Women have been more negatively impacted by the COVID-19 pandemic than men, exacerbating existing health inequities. Overdose epidemics have largely been framed as men’s public health crises. Little is known about how women (transgender, Two-Spirit and non-binary inclusive) might differentially navigate overdose risk environments or access life-saving health services. A range of overdose prevention interventions have been implemented in Canada, including peer-led and low-barrier supervised consumption sites, naloxone distribution, drug checking, and the expansion of access to opioid agonist medications. Despite policy changes during COVID-19, some subpopulations of women who use drugs are not fully benefiting from current interventions.
The project aims to:
- Examine how intersecting social, structural, and environmental forces (interpersonal, and structural violence and COVID-19) shape women’s overdose risk environments and contribute to inequities in health outcomes;
- Assess the implementation of interventions to address overlapping overdose and COVID-19 health crises, including policy recommendations (take home prescriptions; stay-at-home directives), and their impacts on women’s health including overdose-related outcomes and
- Explore the experiences of women in mitigating overdose-related risk during the COVID-19 pandemic including uptake of overdose and COVID-19-focused interventions and identification of facilitators and barriers to uptake during dual public health emergencies.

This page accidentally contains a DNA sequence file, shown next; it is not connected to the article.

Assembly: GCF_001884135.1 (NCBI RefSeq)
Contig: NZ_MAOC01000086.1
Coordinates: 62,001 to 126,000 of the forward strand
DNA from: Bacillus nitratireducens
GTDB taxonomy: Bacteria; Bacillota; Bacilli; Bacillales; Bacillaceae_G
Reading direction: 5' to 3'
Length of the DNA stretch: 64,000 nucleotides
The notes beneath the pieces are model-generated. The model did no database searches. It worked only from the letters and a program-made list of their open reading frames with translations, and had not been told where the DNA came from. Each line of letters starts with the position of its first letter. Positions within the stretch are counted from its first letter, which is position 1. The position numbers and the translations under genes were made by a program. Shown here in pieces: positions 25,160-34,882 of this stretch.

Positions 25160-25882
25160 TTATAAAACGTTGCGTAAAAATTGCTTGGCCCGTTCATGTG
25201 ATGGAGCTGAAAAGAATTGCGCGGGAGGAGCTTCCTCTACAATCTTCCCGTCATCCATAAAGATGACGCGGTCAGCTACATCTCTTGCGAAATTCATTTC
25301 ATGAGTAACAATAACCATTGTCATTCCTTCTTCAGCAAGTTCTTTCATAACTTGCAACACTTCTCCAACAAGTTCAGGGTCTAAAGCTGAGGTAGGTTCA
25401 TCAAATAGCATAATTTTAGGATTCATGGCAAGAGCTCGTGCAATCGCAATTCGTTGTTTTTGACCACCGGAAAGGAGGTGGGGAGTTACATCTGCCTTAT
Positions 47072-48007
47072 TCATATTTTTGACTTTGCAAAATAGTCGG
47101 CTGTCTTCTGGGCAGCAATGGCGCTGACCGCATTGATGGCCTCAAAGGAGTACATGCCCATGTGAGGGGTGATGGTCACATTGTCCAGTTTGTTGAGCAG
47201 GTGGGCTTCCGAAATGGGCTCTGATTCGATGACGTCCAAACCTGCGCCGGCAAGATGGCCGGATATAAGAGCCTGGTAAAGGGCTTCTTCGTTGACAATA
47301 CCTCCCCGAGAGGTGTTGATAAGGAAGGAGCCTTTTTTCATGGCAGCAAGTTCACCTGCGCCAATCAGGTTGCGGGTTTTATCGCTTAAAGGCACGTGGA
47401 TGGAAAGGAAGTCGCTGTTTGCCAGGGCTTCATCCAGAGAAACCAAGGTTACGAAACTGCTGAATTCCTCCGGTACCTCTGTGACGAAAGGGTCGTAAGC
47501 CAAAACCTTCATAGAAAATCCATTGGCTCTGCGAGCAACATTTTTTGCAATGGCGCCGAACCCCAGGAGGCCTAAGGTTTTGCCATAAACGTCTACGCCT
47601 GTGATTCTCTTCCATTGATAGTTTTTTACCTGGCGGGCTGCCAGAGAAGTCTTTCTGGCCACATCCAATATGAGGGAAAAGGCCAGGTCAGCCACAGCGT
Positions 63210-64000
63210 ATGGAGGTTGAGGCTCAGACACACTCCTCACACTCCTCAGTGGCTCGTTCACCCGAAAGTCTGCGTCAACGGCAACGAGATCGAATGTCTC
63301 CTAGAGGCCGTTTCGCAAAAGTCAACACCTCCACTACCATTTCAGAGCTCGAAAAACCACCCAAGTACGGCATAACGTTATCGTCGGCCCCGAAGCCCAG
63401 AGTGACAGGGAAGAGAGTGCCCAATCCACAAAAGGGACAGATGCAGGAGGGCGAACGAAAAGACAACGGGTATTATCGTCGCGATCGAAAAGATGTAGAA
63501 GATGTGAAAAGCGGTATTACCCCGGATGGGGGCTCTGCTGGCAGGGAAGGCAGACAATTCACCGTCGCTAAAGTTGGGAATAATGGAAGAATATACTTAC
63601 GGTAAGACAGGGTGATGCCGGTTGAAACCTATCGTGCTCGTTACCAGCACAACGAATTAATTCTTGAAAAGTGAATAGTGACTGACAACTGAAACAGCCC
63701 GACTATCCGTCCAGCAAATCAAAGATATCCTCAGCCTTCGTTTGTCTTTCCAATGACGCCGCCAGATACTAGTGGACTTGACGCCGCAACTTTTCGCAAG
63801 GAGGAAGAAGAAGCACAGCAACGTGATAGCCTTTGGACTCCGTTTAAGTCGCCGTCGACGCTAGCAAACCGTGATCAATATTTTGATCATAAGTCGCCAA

Building upon our extensive experience in examining risk, harm and health care access among women who use drugs, the study integrates in-depth interviews with ethnographic methods including observation. In addition, digital storytelling, an arts-based method, will be employed with a sample of participants, enabling them act as co-researchers while highlighting their reflections and perspectives. Leveraging two ongoing NIDA-funded cohort studies, our ethno-epidemiological approach will generate evidence to guide the real-time optimization of existing interventions, as well as the ethical and effective implementation of new responses.
The study aims to develop a comprehensive understanding the multiple factors that shape overdose morbidity and mortality among marginalized women who use drugs. Results will generate new insights critical to reducing overdose related morbidity and mortality among women who use drugs and inform ethical and effective policy and practice-recommendations to address the gender-related impacts of intersecting public health emergencies.
British Columbia Centre on Substance Use, Canada; Brown University, USA; University of British Columbia, Canada; University of Victoria, Canada; Yale University, USA
Canadian Institutes of Health Research Project Grant